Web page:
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About Blitzscaling and Maslow’s hierarchy of needs

One of the simple joys of life for me is being able to draw intellectual parallels between concepts that on the surface seem quite distant, but on closer inspection are actually very similar.

The study and understanding of psychology empowers me to do this and now you get to read about all my crazy ramblings. My hope is that someone somewhere finds meaning in these things and is able to find a way to apply the insight.

The first time I read about Blitzscaling, I was a young and broke communications associate who had no weekend plans and needed something, anything, to keep myself company till I was back again in the office for the new week. I’d borrowed a 2016 Harvard Business Review magazine from the office library with the intent to return it, but I never did – sorry HR.

Anyway, I found a very interesting interview between Reid Hoffman who is a Silicon Valley OG, and Tim Sullivan, former editorial director of Harvard Business Review Press.

So I’m reading this interview about scaling really fast, Reid is explaining the essence of Blitzscaling, which is basically agility with calculated risks, and it made so much sense to me that I started drawing parallels from the conversation to the structure of a motivational theory called Maslow’s Hierarchy of Needs.

Simply put, Blitzscaling is the idea that to grow really big and very quickly, an organisation needs to take inventory of the impact of its brand and unique offerings, and use that in-depth understanding to go big on investing in elements that elevates its bottom line, which is ultimately – world domination.

There’s essentially no rule book for Blitzscaling, it’s a combination of street smarts and business management. To determine what Blitzscaling has to do with Maslow’s Hierarchy of Needs, we need to understand what the latter actually is.

Maslow’s Hierarchy of Needs is a motivational theory of psychology that structures human needs into five hierarchical steps. They range from more concrete needs such as food and security to abstract concepts such as love and belonging, esteem and self-actualization needs.

Maslow believed that human motivation moves from the bottom of the pyramid to the top – you only stop to consider higher needs in the hierarchy when you feel you have sufficiently satisfied the previous need. It makes sense, right? How do you brainstorm on an empty stomach? No one thinks about taking over the world while they are being attacked – or do they?

Since the dawn of time, through movies, music and books, we have heard stories about humans who have done incredible things in the face of hunger and or risk of personal danger. Think of iconic athletes like Jordan and Kobe (RIP) who will play through severe bodily injuries and still dominate.

Think of soldiers who have had to remain brave and stay motivated to fight against enemies despite the possibility of death. Think of people who came from extreme hardship and poverty, who went on to become very successful members of society. In hacking productivity, I believe managing a concept as volatile as motivation, has to be more nuanced and contextual – especially as it relates to the very complex nature of human behaviour.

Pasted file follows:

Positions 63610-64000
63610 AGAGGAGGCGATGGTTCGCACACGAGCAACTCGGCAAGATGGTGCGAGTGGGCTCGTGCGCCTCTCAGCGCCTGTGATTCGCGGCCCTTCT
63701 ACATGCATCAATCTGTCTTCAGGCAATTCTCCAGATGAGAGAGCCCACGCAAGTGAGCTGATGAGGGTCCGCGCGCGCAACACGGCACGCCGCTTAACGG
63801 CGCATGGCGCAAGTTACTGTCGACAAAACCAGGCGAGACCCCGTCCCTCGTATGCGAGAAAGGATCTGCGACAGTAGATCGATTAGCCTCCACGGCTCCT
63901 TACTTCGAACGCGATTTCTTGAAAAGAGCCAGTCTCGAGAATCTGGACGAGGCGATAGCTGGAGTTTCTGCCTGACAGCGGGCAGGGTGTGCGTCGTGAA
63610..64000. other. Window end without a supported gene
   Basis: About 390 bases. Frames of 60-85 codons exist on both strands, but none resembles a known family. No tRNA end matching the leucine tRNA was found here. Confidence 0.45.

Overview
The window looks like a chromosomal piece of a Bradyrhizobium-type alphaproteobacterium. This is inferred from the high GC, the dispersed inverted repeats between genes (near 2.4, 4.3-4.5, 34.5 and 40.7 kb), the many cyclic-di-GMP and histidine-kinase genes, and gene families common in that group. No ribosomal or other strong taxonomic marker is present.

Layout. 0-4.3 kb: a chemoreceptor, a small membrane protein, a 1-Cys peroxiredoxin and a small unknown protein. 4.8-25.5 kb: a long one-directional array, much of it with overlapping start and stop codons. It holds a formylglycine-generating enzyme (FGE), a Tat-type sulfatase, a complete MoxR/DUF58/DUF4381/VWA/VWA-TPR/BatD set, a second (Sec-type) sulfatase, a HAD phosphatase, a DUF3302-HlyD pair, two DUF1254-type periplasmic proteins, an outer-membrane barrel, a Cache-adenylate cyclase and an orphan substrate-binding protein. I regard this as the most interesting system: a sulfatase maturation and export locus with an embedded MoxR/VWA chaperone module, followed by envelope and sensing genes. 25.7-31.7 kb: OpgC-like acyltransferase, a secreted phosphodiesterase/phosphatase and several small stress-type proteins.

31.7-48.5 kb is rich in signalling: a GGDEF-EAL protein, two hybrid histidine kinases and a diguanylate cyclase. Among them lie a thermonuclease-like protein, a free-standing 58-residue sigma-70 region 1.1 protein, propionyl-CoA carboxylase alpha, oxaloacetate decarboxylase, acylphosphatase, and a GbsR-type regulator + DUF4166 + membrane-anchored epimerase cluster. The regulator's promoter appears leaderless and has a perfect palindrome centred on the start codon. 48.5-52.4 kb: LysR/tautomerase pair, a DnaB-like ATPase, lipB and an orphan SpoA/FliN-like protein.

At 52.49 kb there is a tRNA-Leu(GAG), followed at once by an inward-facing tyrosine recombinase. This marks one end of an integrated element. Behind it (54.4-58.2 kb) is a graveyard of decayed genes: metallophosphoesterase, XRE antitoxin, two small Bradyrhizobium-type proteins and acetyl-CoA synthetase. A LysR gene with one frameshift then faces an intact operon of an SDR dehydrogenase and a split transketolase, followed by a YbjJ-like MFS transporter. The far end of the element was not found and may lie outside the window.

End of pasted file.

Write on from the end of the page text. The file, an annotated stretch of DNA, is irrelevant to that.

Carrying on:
Peers may have criticised Maslow’s theory for not having external validation beyond the wealthy population he chose to base his studies on – but I will give him due respect for categorising the human needs and putting them in a hierarchy.

What does Blitzscaling have to do with Maslow’s Hierarchy of Needs? It’s simple really – if you flip the pyramid on its head, this will put self-actualisation and esteem as primary needs, and everything else which is love and belonging, safety, and physiological needs become secondary.

Read also: LCCI, RIMAN advocate risk management practices in organisations

When you fuse the premise of Blitzscaling and a flipped Maslow Hierarchy of Needs, what you have is the ultimate cocktail of staggering success if applied with discipline and tact.

Recall the scene in The Godfather II when Michael Corleone visited Havana in Cuba while seeking to expand his empire out there with the help of Miami mobster Hyman Roth, who did dealings with President Fulgencio Batista.

At the time, Batista’s regime was under attack by guerillas of Fidel Castro, Michael was worried about how this would affect business, and he asked Roth if the guerillas were being paid to fight, Hyman responded that they were not and Michael was convinced that this meant they would win.

In my opinion, the concept of Blitzscaling is very much ‘do or die’, you either win big or you lose big. A person who grew up with nothing, or who is fighting to save their dreams, or whose need for greatness is bigger than their need to just exist, has nothing to lose if they try, but has everything to lose if they do not try.

This person does not fear hunger, danger, and is also not worried about losing friends or family. This person has a high locus of control, and also has incredible tunnel vision about the parts of their lives that needs to be amplified for success to be achieved. It may take time, but this person usually wins big in the end.

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